Writing a Resumé

by Ashley Wirgau

Whether you’re drafting a resumé for the very first time or revising one 20 years into your career, writing a resumé is rarely at the top of anyone’s list of favorite things. It is, however, a necessary evil that can pay big dividends if you take your time and get it right. Few things in life worth having come without their costs, and the cost of landing that job you’ve been daydreaming of while you’re at your actual job – that’s going to cost you some time on the front end developing a resumé good enough to get you noticed.

So, what’s it going to take to make you stand out? Here are four simple suggestions to help push your paperwork to the top of the pile.

Be Current

Drafting a resumé is a lot like doing taxes – it’s a ton of work and not much fun but will go easier if you keep on top of it. Let it get away from you and you’ll regret the compounded workload required to get it back up to speed. Few of us update our portfolio on the regular, and each year that passes is another year’s worth of work experience to recollect. Give yourself a leg up by keeping your resumé current, scheduling time once a year to revise your file with new skills, achievements, and trainings from the previous twelve months.

As you do this annually, also be prepared to edit down less pertinent information from years past. Technology and best practices are constantly changing. Don’t date yourself by including information that has been rendered irrelevant.  

Be Succinct

It is hard to be concise when creating a document meant to summarize one’s entire education and work history. Many people cover a lot of ground in their careers and, understandably, want to include as much as possible. However, a resumé is intended to highlight the key qualifications for a given job, not incapsulate every detail of an applicant’s life. Brevity is your friend when it comes to writing a resumé, so while you want to create a good synopsis of your qualifications, you also want to keep your audience engaged.

First, decide which resume format best displays your skills and experience. Many take a chronological approach, but others find that tackling their traits from a functional perspective better illustrates their fit for a particular position. Second, make a list of important skills, education and training, work experience, and relevant accomplishments or awards and arrange these items to fit within the given format. Finally, tweak each section until it adequately describes your qualifications as concisely as possible. Resumés for most jobs should stick to 1-2 pages, while those for more tenured employees, academics, or executive level positions may reach 3-4. Less really is more, so as much as you’d like to add just one more page…don’t.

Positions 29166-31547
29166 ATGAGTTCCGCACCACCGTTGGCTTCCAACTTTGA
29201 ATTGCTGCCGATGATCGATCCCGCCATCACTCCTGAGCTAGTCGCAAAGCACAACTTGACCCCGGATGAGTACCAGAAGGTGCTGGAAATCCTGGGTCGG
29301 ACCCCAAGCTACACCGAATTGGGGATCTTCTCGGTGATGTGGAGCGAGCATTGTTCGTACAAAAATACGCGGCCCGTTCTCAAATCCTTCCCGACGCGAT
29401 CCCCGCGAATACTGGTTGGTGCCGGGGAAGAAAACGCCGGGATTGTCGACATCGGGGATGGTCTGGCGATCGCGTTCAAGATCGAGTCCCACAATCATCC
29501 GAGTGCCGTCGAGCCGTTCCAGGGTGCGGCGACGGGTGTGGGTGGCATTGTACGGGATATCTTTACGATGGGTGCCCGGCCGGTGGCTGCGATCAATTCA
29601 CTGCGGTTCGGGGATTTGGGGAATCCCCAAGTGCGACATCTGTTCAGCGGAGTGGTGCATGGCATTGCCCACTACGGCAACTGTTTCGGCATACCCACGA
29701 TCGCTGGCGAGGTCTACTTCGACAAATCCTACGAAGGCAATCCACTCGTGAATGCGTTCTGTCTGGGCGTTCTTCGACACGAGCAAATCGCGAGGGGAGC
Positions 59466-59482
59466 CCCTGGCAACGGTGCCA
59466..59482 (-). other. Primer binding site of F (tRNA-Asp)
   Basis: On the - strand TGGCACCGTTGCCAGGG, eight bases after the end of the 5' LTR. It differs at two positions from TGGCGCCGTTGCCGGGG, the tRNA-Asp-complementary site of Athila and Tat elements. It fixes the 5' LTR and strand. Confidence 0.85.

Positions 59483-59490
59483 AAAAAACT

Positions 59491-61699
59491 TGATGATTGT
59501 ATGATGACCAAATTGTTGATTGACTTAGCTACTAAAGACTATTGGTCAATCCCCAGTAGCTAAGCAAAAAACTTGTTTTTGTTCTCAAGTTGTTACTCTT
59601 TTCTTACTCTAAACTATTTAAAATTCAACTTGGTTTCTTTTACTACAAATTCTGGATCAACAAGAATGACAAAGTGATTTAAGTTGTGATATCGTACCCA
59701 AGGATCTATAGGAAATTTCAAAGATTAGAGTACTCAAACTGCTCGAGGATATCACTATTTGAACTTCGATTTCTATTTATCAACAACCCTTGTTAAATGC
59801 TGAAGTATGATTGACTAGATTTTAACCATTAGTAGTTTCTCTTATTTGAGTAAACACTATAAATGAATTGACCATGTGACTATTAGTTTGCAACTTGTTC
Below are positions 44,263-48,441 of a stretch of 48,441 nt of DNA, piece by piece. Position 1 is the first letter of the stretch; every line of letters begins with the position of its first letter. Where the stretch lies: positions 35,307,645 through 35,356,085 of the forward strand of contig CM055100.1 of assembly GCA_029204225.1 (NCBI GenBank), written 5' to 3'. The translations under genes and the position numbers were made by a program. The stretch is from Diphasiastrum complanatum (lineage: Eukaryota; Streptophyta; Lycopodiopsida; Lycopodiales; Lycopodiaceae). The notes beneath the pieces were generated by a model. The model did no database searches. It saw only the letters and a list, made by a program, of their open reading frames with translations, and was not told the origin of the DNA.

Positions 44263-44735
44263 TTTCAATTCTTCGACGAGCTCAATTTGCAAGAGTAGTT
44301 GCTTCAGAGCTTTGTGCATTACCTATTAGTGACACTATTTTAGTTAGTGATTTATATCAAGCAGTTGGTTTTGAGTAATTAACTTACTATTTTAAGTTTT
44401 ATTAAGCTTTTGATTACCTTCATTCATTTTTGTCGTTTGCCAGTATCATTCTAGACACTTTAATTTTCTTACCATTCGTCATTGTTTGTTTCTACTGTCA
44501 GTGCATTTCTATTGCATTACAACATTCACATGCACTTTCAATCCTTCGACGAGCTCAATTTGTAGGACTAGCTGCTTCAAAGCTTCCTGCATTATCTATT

Be Confident

Now is not the time for humility. Your resumé is your first (and sometimes only) shot at wowing your prospective employer. Be bold. Be braggadocious. You know what you are capable of and that needs to shine through to the person calling the shots. This is done by honing in on the successes you’ve achieved throughout your education and employment. It can also be accomplished by utilizing effective language choices when describing these things. Your resumé is your chance to convince people that you have what it takes to do the job, so do your job and convince them.

Be Flawless

Proofreading is never more important than when applying for employment. Misspellings and typos during this process can mean the end of the process altogether. Some employers will assume that lack of attention to detail on a resumé will transfer over to mistakes and sloppy work on the job, as well. Do not give people a reason to toss your chance in the trash. Take the extra time to review your document line by line searching for errors. Then, after you’ve finished, kindly request a second set of eyes to do it all over again.

On top of flawless grammar, your formatting should be flawless, as well. Consistent font type and size are essential for a smooth read as is punctuation usage, bullet types, margins and spacing. If dates are italicized in one section, they should be italicized throughout. If one address uses an abbreviation for a street or state, they all should. It matters less what the stylized choice is and more that the choice is being implemented consistently the entire time to make for a seamless read.

Like all necessary evils, job applications and resumés can be stomach-wrenching in their tediousness and time-consuming nature – but they are sometimes the only thing standing between you and that first job or next job or big promotion or corner office. No, writing a resumé might not feel like the coolest way to spend your time, but landing that dream job sure is.

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